A good, clean, unpolluted water source is essential. Check upstream for pollutants like dead animals. But don't camp too close to it in case it floods!
In a forest, look out for “widowmakers” – large dead branches which can come down unexpectedly in the night! Clear the ground beneath you of sticks, stones, and anything that will make your sleep uncomfortable.
You can set up a tarp in a number of ways. One quick and easy way is to create a versatile A-frame shelter by draping your tarp over a ridgeline, and pegging the corners to the ground.
A campfire is often the focus of a wild camp.
NEVER light fires on peat – the ground can catch light and cause huge, devastating fires. Avoid shallow root systems too.
Position your fire at least three paces from any tree and clear at least a two metre diameter area of all leaf litter, turf, etc and build your fire in this. Don't ring it with stones. Rather than protecting the surrounding area, this just blackens and scars the stones – and, if they are wet or glassy, you run a significant risk of them exploding, sending shards of red-hot rock flying.
Build a fire up in stages. Matchstick size sticks, then pencil size, then finger size, then so on until you get to wrist size – you won't need bigger than this.
Make sure your wood is well seasoned, but not rotten. In wet conditions, split wood burns best. And collect plenty of birch bark – it's full of natural oils and burns wet and dry!
In the UK this is the least straightforward and most confusing part of wild camping! In Scotland it is allowed on most unenclosed land. So forests, moorlands, hills and mountains are fine – although you should research local byelaws.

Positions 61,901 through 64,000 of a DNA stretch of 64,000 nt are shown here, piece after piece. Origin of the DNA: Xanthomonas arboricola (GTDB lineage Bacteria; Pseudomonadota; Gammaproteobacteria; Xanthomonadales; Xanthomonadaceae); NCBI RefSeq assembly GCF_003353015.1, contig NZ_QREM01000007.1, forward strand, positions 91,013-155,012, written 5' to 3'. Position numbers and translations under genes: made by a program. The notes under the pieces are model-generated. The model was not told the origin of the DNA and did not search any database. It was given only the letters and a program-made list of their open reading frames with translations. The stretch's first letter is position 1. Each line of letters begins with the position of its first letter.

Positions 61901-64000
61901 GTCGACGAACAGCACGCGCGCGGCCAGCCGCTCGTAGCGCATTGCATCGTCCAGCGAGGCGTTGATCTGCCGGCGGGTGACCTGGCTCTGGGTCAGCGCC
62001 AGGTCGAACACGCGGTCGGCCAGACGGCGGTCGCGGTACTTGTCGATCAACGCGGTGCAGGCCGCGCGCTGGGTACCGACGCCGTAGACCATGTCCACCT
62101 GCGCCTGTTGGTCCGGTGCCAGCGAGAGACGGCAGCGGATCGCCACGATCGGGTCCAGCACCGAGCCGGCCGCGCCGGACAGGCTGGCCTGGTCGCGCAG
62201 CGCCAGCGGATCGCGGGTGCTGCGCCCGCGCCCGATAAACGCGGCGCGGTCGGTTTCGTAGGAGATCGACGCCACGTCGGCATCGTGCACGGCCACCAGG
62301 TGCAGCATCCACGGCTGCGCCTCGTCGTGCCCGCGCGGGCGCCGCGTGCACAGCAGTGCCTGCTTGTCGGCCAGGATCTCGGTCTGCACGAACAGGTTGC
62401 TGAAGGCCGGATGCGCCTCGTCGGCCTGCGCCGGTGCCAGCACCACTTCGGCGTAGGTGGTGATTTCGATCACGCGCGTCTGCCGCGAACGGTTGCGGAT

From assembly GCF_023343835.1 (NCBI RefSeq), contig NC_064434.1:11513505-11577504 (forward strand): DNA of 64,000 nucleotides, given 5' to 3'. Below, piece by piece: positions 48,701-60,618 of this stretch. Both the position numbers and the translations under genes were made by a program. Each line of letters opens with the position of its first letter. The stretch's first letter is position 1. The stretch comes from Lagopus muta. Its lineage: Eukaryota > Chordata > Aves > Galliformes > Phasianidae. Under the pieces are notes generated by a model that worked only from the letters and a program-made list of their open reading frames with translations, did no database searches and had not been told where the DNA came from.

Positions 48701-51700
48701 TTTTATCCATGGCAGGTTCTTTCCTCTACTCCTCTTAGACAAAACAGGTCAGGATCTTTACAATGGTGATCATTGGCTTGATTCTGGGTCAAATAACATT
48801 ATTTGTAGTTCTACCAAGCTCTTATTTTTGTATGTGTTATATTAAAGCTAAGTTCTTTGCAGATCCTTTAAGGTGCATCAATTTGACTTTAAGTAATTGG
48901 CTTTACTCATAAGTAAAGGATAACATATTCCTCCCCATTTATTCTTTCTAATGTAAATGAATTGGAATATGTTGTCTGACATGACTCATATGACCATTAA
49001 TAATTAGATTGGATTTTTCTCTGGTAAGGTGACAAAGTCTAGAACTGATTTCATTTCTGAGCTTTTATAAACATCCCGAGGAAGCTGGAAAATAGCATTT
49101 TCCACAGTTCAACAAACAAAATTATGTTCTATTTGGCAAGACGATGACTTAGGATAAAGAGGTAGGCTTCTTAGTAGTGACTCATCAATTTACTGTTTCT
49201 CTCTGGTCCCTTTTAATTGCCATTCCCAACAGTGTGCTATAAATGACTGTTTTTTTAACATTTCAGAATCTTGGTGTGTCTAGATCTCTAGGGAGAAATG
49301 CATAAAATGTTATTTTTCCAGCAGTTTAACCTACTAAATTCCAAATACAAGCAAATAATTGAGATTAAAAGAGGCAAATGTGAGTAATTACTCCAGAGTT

In England and Wales wild camping is technically illegal. However in some areas, for example Dartmoor, local byelaws allow it. And in many upland areas rangers and wardens will turn a blind eye – as long as you clearly aren't doing damage, are out of the way and off the paths. I have yet to be stopped and have, in fact, had landowners stumble across me and join me around the fire for a chat!
Finally, whenever you're out and about in the countryside – whether wild camping, hiking, cycling or just enjoying the view – you should always follow the countryside code.
The purpose of this article is to offer inspiration for wild camping. It is not intended as a guide, or to offer professional advice. Any wild camping undertaken is at the reader's own risk.
Jack Neath (The Young Bushcrafter) is a British teenager who's been obsessed with bushcraft since 2012. When he's not practicing bushcraft, he's researching it, and vice versa. He loves all things outdoors and bushcraft related – especially axes – and often takes his faithful dog Indy along for the adventure! Check out some of Jack's wild camping experiences on his YouTube channel – where you'll find videos on wild camping and other subjects – and like his Facebook page @WoodsWanderer
Green Adventures January 2017
Water. I always bring at least a litre of water. Bear in mind whether you will be able to refill your water bottle. Check water sources before you drink from them! Walk upstream to check for contaminants. Unless you find a spring (that you are 100 per cent sure is a spring), all water from rivers, lakes etc should be boiled and filtered. Tip water through a tight cloth into a metal cooking pot to filter out debris. Then, boil this for at least 10 minutes to kill bacteria. Or invest in a LifeStraw.
Food. I usually bring a sachet of rice and a chorizo sausage for the first evening, maybe with bacon and beans for breakfast and a similar meal to the first evening for lunch. If you have the correct knowledge, you can supplement this through foraging, or bring a bread mixture to bake in a fire. For more campfire cooking ideas, click here.